Mariners say they didn’t ‘full-court press’ Piniella
While Mariners president Chuck Armstrong did talk to former manager Lou Piniella last week about the club’s managerial opening, a team official said Friday there was no “full-court press” to bring back the former skipper as has been reported.
Mariners baseball information director Tim Hevly said front-office members have been making calls to people around the game to gather their opinions and that Piniella himself brought up the question of whether he’d be interested during a chat with Armstrong, then called back several days later to say he didn’t want to manage again.
Hevly said Armstrong was talking to Piniella about a number of topics, including letting him know he was going to be inducted into the Mariners Hall of Fame next year.
Ken Rosenthal of Fox Sports was the first to report Thursday night that the 70-year-old Piniella had been contacted by the Mariners.
“I talked to them about the job, but that’s it,” Piniella told Rosenthal. “There was nothing else to it. It was just conversation, nothing more.”
But Rosenthal also quoted a “source with knowledge of the discussions” as saying the club put on “a full-court press” in pursuit of Piniella and Hevly said that simply wasn’t accurate, noting that Armstrong talked to Piniella before heading to Italy on vacation, but general manager Jack Zduriencik is the one doing the hiring.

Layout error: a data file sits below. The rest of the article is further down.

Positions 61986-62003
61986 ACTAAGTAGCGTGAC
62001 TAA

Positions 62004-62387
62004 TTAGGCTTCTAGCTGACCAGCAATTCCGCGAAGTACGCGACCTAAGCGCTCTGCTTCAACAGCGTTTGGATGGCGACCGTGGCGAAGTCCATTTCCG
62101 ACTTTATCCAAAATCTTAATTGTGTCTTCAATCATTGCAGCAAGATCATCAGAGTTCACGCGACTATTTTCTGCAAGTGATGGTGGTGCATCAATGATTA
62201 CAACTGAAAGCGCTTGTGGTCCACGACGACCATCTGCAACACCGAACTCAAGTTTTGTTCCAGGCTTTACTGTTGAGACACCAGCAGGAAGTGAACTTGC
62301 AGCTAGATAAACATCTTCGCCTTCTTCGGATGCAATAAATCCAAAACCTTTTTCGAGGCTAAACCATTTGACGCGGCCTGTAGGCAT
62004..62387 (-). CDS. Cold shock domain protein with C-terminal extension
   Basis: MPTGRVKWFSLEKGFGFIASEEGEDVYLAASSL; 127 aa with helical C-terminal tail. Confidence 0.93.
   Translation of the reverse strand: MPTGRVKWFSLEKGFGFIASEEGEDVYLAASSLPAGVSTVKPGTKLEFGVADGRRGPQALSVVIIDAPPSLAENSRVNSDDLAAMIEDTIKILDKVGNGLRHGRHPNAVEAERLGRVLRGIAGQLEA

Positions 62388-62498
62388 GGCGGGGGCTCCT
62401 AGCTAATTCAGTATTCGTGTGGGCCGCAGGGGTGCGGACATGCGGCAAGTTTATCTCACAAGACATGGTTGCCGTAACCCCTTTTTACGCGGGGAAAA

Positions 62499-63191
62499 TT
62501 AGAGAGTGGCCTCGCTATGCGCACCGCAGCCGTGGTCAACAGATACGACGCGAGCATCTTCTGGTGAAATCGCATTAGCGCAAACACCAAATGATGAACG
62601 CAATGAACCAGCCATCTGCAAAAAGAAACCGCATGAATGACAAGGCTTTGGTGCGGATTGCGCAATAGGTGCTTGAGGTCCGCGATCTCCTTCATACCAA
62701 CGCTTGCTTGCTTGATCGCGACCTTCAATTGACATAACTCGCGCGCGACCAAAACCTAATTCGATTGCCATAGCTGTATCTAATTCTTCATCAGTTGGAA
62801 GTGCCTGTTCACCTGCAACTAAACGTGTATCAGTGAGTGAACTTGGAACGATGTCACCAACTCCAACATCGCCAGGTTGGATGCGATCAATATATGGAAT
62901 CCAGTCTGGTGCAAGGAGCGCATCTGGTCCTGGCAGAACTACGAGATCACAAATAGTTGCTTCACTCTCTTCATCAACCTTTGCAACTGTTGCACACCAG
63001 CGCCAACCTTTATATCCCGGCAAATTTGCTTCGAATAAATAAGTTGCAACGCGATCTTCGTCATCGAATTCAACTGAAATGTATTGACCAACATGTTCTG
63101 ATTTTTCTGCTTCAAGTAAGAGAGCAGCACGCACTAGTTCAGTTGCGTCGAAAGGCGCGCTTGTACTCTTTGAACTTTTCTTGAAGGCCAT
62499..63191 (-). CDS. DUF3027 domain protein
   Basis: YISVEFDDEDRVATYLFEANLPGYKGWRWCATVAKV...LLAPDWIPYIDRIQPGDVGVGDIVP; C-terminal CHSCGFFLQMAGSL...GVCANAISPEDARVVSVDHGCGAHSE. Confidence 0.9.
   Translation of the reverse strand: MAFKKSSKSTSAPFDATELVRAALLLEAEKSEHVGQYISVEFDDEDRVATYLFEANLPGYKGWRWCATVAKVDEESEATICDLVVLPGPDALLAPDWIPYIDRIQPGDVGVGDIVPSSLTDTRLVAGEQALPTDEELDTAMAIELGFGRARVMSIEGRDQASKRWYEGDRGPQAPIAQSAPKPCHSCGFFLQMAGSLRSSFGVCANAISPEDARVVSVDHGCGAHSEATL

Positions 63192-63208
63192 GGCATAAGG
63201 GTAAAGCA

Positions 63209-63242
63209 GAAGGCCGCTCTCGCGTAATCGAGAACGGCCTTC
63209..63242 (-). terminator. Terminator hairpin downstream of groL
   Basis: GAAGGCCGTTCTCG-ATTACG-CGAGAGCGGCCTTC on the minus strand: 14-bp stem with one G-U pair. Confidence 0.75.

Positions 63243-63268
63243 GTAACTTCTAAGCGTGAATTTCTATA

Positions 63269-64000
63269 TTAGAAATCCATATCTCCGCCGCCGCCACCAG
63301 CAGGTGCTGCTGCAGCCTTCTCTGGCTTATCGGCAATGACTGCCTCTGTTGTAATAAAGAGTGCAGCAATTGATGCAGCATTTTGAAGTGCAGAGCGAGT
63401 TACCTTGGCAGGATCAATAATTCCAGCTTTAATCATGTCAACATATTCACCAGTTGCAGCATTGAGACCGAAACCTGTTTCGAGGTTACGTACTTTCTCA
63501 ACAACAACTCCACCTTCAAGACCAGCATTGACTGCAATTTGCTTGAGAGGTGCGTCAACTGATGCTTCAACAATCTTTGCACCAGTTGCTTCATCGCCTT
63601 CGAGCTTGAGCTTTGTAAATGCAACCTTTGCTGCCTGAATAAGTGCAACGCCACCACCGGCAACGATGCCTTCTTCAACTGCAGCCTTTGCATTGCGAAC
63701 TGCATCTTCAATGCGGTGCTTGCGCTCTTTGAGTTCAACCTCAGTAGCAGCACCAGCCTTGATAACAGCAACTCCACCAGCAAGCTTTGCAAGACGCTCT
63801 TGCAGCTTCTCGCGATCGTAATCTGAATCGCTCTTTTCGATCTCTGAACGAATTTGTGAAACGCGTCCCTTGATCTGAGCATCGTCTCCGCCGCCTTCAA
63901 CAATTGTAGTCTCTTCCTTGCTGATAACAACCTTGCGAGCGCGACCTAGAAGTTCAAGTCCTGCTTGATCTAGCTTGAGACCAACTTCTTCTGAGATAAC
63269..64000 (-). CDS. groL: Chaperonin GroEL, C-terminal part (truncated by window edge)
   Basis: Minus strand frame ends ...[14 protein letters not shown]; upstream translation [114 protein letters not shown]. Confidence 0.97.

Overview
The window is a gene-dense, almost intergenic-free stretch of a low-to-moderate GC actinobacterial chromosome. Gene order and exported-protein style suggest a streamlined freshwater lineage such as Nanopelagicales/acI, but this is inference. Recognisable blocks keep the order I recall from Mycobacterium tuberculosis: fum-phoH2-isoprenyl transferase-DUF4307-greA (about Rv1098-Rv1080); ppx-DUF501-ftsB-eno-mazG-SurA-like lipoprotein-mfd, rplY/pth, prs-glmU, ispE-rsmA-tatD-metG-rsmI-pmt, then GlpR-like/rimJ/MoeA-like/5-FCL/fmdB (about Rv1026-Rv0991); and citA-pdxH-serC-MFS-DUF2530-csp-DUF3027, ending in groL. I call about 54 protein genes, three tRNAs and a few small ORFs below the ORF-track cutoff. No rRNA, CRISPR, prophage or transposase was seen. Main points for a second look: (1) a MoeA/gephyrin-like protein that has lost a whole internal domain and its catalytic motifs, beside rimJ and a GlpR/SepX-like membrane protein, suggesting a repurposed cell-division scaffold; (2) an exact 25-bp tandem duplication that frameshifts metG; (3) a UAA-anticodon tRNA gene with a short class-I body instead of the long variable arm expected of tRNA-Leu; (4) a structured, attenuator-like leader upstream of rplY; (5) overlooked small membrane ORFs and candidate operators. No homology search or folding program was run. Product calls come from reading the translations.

“Chuck isn’t even in the country right now. Jack is leading the manager’s search,” Hevly said. “And he is still in the process of putting together a list of candidates. People here are talking to lots of people in the game about jobs and managers. As part of a larger conversation with Lou last week, the manager job came up.
“Lou expressed some interest in it, we were surprised, but listened,” Hevly said. “He then called back and said he didn’t want to pursue it. There was no full-court press or serious discussions.”
Piniella is the only manager in Mariners history with a winning record, posting an 840-711 record from 1993-2002 and leading the club to its only four post-season appearances. He then managed Tampa Bay for three seasons and the Cubs for three and a half years before stepping down in August of 2010 to care for his ailing mother.
Mariners CEO Howard Lincoln said last week that Zduriencik would be the one conducting the hiring process and he didn’t expect any decision until November, after the conclusion of the World Series, in order to allow the team to pursue candidates who might be working for clubs currently in the playoffs.
One of the prospective candidates, A’s bench coach Chip Hale, just saw his team eliminated Thursday night. Tim Wallach, another possible candidate, is working as third base coach for the Dodgers as they begin play in the National League Championship Series. The Mariners aren’t believed to have conducted any formal interviews yet.